Saint-Grégoire mechanical ventilation station

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Following the government’s announcement of new lockdown measures, essential worksite activities will continue as decided by the contractor in charge of each site.

For more information on our services and all COVID-19 preventive measures in place at the STM click here.

Construction of the Saint-Grégoire mechanical ventilation station

Project summary

The construction of the Saint-Grégoire mechanical ventilation station, located on the street of the same name, is part of our program to refurbish our métro facilities and equipment. The new building will be located in the parking lot of the École des métiers de l’équipement motorisé de Montréal.

Duration of the work: December 2020 to summer 2023

Description of the work: Construction of a new mechanical ventilation station

Métro impacts: No

Bus impacts: No

Impact on customer trips

The project has no impact on customer trips.

Impact on local residents

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During the week of December 7, our general contractor will begin preparing the worksite. Therefore, the contractor will close off the worksite and install fences, the site trailer as well as the equipment needed to carry out the work.  

During the worksite set up phase, we will proceed to drill the pilings, which is necessary in order to install the retaining walls during the excavation work. This phase of the work will generate noise in the vicinity of the worksite; however, the work should be completed prior to the Holidays.

Then, after the Holidays, the ground level excavation work will begin. This work will be carried out using mechanical equipment.

Measures taken to minimize inconveniences during construction


Any construction work likely to generate noise will be scheduled during the hours allowed by municipal regulations, 7 a.m. to 7 p.m., Monday to Friday, and 10 a.m. to 6 p.m., Saturday, inclusive


While the majority of the work will take place Monday through Friday, it may be necessary for it to continue on Saturdays and possibly, but more rarely, on Sundays in order to meet the project deadline. Should this happen, any extensions will be announced on this page, and an electronic newsletter will be sent out to subscribers.


Anti-dust sheets will be installed on the worksite partitions.


Once the work is complete, we will create a small grassy area near the new building to make it more inviting. Three park benches will also be installed on site.

The worksite is a considerable size. We have to dig into the rock bed to create a vertical shaft to a depth of 21 metres. We will then excavate a 64-metre tunnel, removing a total of 6,790 cubic metres of bedrock from the site. After that, we will install a waterproofing membrane over the tunnel to protect it from water infiltrations. Next comes the concrete, which will form the tunnel and underground building. Finally, fans and their accompanying electrical equipment will be installed. All of these steps vary in terms of duration and impact, such as noise and dust.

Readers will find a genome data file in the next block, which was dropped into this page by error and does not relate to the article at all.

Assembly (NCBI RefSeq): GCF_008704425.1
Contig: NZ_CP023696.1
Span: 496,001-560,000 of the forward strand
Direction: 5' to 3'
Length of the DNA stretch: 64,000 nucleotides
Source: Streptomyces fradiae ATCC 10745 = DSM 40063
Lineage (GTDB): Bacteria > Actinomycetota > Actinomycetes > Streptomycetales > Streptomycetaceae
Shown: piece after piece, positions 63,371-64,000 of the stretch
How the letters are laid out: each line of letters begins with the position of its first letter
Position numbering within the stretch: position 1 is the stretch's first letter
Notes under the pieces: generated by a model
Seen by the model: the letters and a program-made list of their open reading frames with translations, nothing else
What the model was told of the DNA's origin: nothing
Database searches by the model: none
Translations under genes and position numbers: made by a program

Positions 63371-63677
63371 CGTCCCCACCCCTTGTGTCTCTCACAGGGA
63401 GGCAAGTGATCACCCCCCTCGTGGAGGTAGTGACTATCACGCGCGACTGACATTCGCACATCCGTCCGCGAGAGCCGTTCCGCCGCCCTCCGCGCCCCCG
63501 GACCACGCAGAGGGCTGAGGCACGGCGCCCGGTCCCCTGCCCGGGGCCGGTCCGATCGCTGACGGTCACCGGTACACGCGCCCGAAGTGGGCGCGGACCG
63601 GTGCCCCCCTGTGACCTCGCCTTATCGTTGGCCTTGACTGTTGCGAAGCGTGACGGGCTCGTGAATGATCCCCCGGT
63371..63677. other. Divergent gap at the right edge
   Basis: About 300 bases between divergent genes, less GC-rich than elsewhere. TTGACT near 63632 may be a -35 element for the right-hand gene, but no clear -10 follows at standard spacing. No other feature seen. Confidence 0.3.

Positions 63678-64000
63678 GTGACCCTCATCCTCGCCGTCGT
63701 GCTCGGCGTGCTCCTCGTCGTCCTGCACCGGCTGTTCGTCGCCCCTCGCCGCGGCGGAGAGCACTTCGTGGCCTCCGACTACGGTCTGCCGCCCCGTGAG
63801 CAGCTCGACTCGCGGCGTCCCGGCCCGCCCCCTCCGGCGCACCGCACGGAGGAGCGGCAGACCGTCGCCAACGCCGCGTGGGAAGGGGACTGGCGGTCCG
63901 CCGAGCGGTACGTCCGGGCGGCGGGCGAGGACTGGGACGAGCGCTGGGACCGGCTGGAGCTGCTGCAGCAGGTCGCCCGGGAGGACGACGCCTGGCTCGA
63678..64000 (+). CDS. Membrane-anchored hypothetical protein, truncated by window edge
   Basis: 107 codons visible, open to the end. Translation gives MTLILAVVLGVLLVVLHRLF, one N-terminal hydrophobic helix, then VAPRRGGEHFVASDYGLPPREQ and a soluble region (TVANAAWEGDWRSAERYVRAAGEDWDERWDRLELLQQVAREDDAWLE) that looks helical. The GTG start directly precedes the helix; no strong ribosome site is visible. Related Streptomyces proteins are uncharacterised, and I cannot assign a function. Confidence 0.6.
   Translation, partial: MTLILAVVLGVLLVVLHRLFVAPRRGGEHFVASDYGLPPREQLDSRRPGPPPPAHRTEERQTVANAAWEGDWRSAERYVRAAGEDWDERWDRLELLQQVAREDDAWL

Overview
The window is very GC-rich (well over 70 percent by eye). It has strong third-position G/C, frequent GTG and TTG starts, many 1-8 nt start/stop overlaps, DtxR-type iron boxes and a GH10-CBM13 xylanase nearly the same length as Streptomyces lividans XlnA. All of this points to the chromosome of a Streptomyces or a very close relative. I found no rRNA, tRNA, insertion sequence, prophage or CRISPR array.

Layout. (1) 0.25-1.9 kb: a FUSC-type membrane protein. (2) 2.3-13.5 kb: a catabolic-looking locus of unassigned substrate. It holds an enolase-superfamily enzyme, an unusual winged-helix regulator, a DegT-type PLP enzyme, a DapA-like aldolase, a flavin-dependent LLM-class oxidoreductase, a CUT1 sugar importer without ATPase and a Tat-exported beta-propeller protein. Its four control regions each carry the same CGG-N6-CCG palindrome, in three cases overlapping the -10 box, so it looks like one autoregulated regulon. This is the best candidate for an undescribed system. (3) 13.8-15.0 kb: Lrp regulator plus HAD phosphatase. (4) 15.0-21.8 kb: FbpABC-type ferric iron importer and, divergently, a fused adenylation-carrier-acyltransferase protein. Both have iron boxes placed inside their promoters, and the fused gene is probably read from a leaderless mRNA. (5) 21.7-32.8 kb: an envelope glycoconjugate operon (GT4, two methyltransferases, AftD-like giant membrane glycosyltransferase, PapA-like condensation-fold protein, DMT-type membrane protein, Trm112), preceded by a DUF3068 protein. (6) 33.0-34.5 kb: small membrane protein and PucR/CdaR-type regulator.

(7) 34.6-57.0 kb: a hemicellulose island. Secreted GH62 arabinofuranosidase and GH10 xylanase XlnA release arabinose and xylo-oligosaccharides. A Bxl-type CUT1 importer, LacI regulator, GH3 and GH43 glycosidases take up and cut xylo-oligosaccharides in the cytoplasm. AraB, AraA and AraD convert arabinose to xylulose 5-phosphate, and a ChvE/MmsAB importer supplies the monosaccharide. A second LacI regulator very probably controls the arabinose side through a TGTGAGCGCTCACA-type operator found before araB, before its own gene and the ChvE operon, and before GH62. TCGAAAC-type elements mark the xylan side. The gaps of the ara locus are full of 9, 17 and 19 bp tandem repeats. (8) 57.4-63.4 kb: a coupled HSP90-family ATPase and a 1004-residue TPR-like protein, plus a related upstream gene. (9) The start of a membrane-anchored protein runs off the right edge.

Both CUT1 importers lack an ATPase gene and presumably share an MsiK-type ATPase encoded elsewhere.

Once the work is complete, the mechanical ventilation station will comply with all City of Montréal noise by-laws. Huge noise suppressors will mitigate the noise from the fans, installed below ground level, to ensure quiet for residents living nearby. The noise will not exceed 50 decibels, a level comparable to that of a household dishwasher.

Learn more about the project

A mechanical ventilation station is a large infrastructure located between two métro stations that is equipped with two powerful fans designed to extract hot air from the métro system through inlets fitted with air vents. Ventilation stations built for the original métro system extract around 60,000 cubic feet of air per minute, while the new ventilation systems extract around 240,000 cubic feet per minute. Huge noise suppressors mitigate the noise from these fans to ensure quiet for residents living close to a ventilation station.

  1. Preparation of worksite
    Fencing off the worksite
    Setting up the worksite and installing equipment
  2. Excavation at ground level
  3. Excavation in the rock bed
    Micro-blasting will be required to break into the rock bed. In this case, it is the fastest, most efficient way to proceed. Another option would have been jackhammering. However, given the volume of rock to be excavated, jackhammering would be less efficient, would take significantly more time, and be much more disruptive as the noise is constant.
  4. Installation of a membrane to ensure water-tightness of all infrastructures
  5. Concrete work for ventilation station
    Concrete work for all infrastructures
  6. Installation of mechanical and electrical equipment, as well as architectural finishes and exterior design
    Delivery of equipment to work site
    Installation of equipment
    Performance testing on mechanical equipment
    Construction of ventilation station’s external structure

For more information on mechanical ventilation stations, visit the page in the Major Projects section

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The project in images

This work is made possible through funding from the Ministère des Transports du Québec.

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